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    #10 RJSoftware, Sep 3, 2015
    Last edited: Sep 3, 2015
    If you have a Jacot tool you could tidy up the bottom pivot and file the cylinder portion of the pivot a touch longer. It might be camera shot but the cylinder portion looks a little tapered. Not sure.

    Fixing the current balance is probably best as you will never recover the original -unless you really got lucky :) and probably the replacement is same maker and has poised hairspring.

    The pivot should stand in each balance jewel with capability of 5 degrees of leaning. (side shake). I'm not too much of an advocate for the blowing and spinning of the balance test. I have had mixed results with that. If it spins relatively free I think ok. Some say that it should spin for at least a minute. That's the part that I have not got consistent results with. It does not seem to work for me. 5 degrees of lean means the cylinder portion of the pivot is long enough and the cone portion is not touching the edge of the donut shaped hole of the balance hole jewel. That and blowing proves it does spin. The donut hole (curved on inner jewel edge) provides freedom from imperfection of jewel hole alignment. Use a powerful loupe to determine that the cone portion of the pivot is not resting on jewel edge if you can. This is why I generally make longer cylinder portion and be done with it. Not good for strength but good for results. A touch only on side of cylinder length by perception.

    As to the roller/jewel situation after straightening and perhaps sinking the jewel to be a hair shorter and cleaning excess shellac keep in mind that the fork will have some amount of end shake, so it is possible that dial up will cause interference with roller table and fork touching. But you can slightly bend the fork to avoid that.

    RJ
     
  11. gmorse

    gmorse Registered User
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    Hi Mike,

    I do sympathise with your dust problem! If whatever it is won't come off the roller with a dunk in solvent, you might have to try scraping it very carefully with some sharpened pegwood, and then use the solvent again, being very cautious around the impulse jewel obviously.

    As for lubrication, 9010 is fine where you've used it, although 9415 is much better on pallet jewels. However, D5 is rather heavy for everything other than centre pivots and the barrel arbor. Some 9010 will do on the rest of the train from there down to the escape wheel pivots.

    Regards,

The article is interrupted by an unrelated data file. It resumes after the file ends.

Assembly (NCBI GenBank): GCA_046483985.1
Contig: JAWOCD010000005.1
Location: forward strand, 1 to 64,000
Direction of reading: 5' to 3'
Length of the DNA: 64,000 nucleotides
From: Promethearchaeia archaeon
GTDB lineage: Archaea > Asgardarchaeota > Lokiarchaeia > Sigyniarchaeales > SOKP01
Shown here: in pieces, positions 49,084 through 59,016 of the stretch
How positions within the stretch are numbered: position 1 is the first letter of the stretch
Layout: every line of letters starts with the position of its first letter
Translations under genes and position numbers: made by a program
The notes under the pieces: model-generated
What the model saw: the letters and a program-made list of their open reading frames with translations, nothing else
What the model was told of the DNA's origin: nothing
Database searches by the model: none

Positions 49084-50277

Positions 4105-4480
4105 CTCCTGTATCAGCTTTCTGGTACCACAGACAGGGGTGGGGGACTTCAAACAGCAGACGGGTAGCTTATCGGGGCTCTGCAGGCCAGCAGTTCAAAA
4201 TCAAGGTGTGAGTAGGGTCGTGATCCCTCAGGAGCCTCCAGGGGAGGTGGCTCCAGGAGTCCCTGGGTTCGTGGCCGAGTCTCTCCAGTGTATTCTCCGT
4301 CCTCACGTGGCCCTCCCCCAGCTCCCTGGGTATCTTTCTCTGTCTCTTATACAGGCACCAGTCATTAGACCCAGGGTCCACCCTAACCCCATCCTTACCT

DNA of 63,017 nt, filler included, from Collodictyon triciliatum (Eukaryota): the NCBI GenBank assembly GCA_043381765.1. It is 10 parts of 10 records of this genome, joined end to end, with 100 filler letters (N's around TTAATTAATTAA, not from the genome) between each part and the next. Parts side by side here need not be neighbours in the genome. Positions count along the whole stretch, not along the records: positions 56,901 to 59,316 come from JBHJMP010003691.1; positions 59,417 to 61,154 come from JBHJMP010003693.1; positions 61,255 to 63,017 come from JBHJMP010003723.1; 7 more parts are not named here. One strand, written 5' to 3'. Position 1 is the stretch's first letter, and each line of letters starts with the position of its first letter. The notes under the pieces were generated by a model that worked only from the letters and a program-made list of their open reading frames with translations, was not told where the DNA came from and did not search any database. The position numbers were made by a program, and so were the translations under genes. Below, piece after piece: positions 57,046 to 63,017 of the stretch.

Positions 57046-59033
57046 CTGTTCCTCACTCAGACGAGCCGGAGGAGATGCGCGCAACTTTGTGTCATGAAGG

Graham
     
  12. MikePilk

    MikePilk Registered User

    Nov 23, 2014
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    Graham, I found a couple of lubrication charts which suggested using D5 for the gear trains of pocket watches.

    Does anyone know if this model should have separate rollers or a one-piece double roller - as this one has?

    Swigarts lists #2696 Roller Table with Pin, Combination Roller
     
  13. gmorse

    gmorse Registered User
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    Hi Mike,

    Lubrication is a good way to start controversies here! I maintain that D5 is simply too viscous for the faster moving wheels in pocket watch trains. However, I think one of the best sources of information on the subject, which is pretty well up to date, is the BHI publication "The Practical Lubrication of Clocks and Watches". It's been posted here in various threads in the past, but if you can't find it, let me know.

    Regards,

    Graham
     
  14. Rob P.

    Rob P. Registered User

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    I believe that most literature for the use of D5 limits it to barrel and center wheel pivots. It's just too thick for the other gears even for Goliath size pocket watches.

    You know, looking at your pics and seeing that the RT doesn't meet flush with the hub, I'm not sure that your staff is the correct one for your movement. You might want to see if you can find the dimensions for the correct staff and compare them to what you have.

    http://home.elgintime.com:8080/elgintime/StaffLookup?I=1.6&IV=

    This is a site mostly for Elgins but you can use it to cross ref and vice versa for other makers. The correct dimensions for your staff should be in there someplace.
     
  15. MikePilk